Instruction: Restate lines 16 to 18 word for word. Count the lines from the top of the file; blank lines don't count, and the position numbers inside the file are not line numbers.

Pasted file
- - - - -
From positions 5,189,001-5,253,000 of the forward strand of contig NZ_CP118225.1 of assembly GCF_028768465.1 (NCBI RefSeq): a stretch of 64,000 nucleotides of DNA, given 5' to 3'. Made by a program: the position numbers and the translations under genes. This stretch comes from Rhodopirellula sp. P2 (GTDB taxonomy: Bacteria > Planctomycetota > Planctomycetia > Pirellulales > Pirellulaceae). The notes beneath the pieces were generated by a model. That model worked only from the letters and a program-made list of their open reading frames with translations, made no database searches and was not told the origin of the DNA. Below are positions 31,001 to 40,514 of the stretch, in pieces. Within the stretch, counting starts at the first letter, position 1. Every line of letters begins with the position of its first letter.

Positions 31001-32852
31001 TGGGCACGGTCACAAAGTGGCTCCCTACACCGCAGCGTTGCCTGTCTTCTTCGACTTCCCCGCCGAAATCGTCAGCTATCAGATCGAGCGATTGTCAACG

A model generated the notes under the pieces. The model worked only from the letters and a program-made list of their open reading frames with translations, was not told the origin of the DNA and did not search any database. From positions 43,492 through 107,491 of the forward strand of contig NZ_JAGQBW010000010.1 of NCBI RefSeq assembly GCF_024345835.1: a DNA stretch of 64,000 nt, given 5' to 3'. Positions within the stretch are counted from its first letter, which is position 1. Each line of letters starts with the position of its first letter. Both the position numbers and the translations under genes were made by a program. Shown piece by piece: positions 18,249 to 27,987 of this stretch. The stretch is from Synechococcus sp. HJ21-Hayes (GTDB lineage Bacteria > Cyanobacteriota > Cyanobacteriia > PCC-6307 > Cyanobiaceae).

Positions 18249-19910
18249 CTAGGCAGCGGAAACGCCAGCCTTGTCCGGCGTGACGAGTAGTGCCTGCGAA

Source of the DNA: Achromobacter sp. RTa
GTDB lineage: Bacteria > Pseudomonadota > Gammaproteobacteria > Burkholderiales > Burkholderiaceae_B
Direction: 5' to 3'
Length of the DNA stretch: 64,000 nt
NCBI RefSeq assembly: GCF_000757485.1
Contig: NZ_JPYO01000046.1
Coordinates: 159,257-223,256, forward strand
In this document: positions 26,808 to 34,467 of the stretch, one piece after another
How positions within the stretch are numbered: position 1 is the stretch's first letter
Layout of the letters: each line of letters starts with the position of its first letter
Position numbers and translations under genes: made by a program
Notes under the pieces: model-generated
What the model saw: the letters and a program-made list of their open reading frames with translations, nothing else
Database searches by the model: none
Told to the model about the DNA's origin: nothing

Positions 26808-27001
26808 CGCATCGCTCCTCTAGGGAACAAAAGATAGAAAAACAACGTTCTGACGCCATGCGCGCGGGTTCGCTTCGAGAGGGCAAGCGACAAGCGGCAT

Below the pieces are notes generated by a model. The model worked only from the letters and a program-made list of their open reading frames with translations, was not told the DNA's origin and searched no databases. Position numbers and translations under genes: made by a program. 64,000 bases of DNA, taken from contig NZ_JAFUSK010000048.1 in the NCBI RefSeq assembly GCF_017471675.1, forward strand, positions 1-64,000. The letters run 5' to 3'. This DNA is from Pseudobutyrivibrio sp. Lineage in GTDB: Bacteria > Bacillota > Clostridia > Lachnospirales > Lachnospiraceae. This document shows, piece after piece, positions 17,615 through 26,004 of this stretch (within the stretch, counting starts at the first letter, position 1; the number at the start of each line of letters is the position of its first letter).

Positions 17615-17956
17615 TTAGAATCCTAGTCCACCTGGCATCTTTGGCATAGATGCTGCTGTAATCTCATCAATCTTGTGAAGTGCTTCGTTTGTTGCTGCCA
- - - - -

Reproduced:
Layout of the letters: each line of letters starts with the position of its first letter
Position numbers and translations under genes: made by a program
Notes under the pieces: model-generated